I just saw a glimpse of Ford's product pipeline, and while there were a few exceptions, what I saw didn't do much to ease concerns that Ford's immediate future is weak. That doesn't mean you should write off Ford, it simply means, in my opinion, it may take a while for Ford to end it's 6 year sales slide.
Today, Ford gave auto reporters a two hour briefing, and showed the current inception of numerous models in hopes of ending the chatter in Detroit and on Wall Street that the country's number 2 automaker has no hope for the future. The one stipulation: we could not discuss specific models, detailed product enhancements, etc. But when it comes to giving our overall impression, there are no restrictions.
And overall, I was not blown away. Primarily because I saw few "game changers". Few models, or concepts that made me say, "wait a minute,..that's so new, so fresh, people will rush to buy it". Also, much of what I saw is built on Ford's current design philosophy which is epitomized by the Edge crossover utility vehicle and Fusion sedan. Both, with bolder grills and stances look pretty good for 2006,..but if this is a peak at Ford's showroom a few years from now, I don't think that look is enough. Jean Jennings with Automobile magazine summed it up best saying, "this is supposed to be a showroom of the future, not a showroom of today."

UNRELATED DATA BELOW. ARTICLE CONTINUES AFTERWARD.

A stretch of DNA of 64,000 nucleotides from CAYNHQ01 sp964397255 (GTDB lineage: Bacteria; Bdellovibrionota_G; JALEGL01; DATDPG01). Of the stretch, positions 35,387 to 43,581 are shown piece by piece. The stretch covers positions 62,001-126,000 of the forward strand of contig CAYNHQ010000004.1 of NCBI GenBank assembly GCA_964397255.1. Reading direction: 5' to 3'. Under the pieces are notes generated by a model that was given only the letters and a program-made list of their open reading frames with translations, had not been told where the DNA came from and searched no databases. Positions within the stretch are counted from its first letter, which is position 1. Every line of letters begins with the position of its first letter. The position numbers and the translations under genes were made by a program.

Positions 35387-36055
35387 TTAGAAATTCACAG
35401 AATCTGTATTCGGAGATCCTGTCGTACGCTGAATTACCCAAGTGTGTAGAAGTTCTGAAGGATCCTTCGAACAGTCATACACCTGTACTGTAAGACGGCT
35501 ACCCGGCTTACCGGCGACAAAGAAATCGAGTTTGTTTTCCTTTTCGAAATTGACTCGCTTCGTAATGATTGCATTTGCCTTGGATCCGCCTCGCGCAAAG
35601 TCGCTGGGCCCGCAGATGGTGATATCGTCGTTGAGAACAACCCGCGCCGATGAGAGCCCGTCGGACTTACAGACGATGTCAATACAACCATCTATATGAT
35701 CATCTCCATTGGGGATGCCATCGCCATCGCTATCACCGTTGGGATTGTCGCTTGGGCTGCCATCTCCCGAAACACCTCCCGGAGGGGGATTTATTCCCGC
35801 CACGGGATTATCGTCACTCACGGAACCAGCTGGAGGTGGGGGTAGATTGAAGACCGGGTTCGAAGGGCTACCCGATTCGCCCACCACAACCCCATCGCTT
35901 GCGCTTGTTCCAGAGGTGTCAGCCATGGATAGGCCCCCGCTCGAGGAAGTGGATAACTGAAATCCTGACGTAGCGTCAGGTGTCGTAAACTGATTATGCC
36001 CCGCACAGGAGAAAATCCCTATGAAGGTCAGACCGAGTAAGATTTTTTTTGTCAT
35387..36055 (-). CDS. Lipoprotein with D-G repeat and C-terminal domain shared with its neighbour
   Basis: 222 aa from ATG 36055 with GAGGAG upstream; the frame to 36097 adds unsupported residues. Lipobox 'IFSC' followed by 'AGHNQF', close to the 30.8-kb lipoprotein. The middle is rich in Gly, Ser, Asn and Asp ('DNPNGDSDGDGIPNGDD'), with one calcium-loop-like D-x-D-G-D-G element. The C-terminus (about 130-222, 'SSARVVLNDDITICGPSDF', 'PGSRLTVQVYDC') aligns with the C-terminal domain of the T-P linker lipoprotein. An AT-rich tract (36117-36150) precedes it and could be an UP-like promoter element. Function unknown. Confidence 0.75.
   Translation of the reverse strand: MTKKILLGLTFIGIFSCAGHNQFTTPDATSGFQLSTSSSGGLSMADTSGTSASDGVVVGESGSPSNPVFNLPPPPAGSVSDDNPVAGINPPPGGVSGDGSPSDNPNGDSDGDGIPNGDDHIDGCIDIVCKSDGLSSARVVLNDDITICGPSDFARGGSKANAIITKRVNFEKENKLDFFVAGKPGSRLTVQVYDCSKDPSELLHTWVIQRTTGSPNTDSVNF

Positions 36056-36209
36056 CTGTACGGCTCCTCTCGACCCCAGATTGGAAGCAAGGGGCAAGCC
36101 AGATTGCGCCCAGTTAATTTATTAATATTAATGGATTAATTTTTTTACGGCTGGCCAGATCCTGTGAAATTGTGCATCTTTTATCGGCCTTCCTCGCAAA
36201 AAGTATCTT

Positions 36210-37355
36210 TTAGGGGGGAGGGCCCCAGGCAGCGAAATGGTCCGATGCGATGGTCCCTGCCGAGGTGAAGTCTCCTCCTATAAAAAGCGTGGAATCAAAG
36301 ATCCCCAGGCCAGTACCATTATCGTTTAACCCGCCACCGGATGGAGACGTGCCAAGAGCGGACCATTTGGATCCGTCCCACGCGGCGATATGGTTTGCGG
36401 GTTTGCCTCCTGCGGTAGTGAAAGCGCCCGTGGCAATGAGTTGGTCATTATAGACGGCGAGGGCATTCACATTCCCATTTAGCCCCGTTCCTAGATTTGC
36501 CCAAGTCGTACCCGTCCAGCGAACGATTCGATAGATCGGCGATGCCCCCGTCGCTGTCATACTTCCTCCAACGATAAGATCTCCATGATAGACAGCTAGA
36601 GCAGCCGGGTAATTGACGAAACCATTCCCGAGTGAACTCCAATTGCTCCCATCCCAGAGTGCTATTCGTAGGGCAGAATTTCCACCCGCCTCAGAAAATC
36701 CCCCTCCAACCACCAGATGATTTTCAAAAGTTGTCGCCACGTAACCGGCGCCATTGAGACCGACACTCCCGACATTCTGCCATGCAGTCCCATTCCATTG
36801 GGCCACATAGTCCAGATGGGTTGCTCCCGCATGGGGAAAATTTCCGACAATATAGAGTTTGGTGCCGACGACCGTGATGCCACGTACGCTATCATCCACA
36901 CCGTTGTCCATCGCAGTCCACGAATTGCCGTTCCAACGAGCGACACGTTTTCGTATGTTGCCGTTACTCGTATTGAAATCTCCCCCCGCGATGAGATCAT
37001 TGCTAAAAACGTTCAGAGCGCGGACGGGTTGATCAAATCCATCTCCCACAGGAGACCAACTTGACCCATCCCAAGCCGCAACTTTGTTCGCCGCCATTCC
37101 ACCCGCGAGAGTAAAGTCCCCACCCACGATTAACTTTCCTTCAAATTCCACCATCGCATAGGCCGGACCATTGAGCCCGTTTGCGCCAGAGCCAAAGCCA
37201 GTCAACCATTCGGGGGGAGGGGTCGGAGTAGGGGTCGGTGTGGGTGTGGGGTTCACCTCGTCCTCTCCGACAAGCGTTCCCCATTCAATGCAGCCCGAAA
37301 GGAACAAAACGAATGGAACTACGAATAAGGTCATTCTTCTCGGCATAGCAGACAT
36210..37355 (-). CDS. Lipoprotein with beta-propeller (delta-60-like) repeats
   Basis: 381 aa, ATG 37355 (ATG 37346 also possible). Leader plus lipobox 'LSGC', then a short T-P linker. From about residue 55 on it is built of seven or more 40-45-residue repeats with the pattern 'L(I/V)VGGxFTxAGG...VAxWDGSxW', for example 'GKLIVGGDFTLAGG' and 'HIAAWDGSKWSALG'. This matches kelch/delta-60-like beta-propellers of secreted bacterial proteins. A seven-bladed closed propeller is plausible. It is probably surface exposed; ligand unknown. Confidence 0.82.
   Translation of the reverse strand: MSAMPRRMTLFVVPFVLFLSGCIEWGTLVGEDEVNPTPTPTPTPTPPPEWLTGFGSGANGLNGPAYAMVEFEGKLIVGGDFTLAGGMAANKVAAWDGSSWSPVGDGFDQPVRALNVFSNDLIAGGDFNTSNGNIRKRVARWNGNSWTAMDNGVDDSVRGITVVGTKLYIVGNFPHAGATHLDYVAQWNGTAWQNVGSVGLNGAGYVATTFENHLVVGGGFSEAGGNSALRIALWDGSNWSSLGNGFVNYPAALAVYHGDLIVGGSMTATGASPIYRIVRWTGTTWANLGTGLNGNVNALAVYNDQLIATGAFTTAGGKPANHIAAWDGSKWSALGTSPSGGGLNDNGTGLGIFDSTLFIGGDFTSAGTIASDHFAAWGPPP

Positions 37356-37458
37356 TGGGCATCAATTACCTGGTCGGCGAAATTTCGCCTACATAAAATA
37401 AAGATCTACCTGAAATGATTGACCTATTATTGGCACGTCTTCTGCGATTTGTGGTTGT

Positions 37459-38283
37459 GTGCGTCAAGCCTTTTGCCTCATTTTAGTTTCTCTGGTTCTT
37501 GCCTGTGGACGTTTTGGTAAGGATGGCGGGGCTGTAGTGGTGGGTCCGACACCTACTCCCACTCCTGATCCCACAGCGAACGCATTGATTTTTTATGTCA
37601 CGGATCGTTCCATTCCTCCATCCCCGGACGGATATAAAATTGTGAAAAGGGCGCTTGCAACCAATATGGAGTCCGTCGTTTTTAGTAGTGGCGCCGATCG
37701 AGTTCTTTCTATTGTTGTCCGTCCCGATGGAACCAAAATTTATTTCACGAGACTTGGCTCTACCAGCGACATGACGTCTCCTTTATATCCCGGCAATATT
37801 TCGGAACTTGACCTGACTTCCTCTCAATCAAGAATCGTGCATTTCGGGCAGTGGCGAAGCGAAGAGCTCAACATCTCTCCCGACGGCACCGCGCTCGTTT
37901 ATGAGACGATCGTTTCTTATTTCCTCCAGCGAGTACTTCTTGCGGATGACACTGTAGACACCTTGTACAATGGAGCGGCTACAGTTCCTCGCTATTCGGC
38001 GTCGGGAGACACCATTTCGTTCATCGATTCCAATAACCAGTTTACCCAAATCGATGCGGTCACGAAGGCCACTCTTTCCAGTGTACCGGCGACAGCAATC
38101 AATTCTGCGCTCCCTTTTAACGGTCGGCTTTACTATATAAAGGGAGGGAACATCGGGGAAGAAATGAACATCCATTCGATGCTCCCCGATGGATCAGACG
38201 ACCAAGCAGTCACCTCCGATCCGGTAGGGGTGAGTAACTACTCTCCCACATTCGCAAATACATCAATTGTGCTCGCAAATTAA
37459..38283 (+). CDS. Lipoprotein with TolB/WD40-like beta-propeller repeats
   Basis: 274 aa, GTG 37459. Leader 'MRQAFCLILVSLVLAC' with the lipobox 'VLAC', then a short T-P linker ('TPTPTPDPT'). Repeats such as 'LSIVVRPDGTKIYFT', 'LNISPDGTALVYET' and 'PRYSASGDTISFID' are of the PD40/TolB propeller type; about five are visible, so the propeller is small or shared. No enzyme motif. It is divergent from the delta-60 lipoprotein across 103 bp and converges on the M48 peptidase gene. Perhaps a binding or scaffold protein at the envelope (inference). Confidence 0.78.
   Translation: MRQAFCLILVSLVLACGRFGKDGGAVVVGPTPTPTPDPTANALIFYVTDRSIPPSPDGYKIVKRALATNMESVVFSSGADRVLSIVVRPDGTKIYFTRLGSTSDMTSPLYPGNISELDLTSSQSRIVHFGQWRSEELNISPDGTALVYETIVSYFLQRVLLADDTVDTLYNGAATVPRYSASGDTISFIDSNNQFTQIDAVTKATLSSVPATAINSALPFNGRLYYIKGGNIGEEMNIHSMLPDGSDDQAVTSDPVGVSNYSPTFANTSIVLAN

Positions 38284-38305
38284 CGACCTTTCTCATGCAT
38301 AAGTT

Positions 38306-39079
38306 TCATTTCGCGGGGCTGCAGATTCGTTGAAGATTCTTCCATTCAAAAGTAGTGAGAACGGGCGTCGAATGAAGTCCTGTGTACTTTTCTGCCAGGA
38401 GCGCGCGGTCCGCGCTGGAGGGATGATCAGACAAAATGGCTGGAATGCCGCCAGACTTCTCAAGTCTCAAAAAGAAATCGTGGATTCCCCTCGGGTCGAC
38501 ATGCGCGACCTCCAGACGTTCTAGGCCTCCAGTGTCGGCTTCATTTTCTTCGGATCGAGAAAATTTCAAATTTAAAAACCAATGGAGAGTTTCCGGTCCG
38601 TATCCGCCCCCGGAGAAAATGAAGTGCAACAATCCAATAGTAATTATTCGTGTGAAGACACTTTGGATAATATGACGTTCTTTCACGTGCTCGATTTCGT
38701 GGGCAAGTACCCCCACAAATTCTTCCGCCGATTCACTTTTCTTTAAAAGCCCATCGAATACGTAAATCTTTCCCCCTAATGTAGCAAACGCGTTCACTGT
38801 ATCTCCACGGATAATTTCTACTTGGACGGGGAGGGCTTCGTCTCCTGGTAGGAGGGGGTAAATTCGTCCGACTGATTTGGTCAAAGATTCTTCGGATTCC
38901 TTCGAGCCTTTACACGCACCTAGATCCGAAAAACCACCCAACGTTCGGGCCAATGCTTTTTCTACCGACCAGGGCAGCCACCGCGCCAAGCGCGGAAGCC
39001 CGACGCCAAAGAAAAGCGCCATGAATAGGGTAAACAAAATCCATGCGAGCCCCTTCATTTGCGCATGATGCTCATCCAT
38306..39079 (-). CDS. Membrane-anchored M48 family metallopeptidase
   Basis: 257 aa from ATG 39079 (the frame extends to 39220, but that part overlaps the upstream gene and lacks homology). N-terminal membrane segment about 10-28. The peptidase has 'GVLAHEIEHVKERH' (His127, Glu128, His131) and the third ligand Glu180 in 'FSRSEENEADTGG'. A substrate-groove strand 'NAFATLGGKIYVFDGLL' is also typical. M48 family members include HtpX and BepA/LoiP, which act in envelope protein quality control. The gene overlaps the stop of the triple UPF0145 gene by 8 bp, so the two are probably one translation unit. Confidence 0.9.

Ford investors shouldn't lose faith based just on my opinion. For starters, much of what I saw has been in the works for several months, if not years. So we've yet to see how new CEO Alan Mulally put his "stamp" on Ford. Mulally may talk the proper game in public about Ford having what it takes to turn things around, but I suspect at some point he will pressure Ford's designers to become more aggressive. Mulally knows Ford's best shot at ending it's multi-billion dollar slide is by cutting costs AND boosting revenue with truly bold new products.
It's only one opinion, but from where I sit, Ford's showroom of the future needs a lot more, and it needs it quick.
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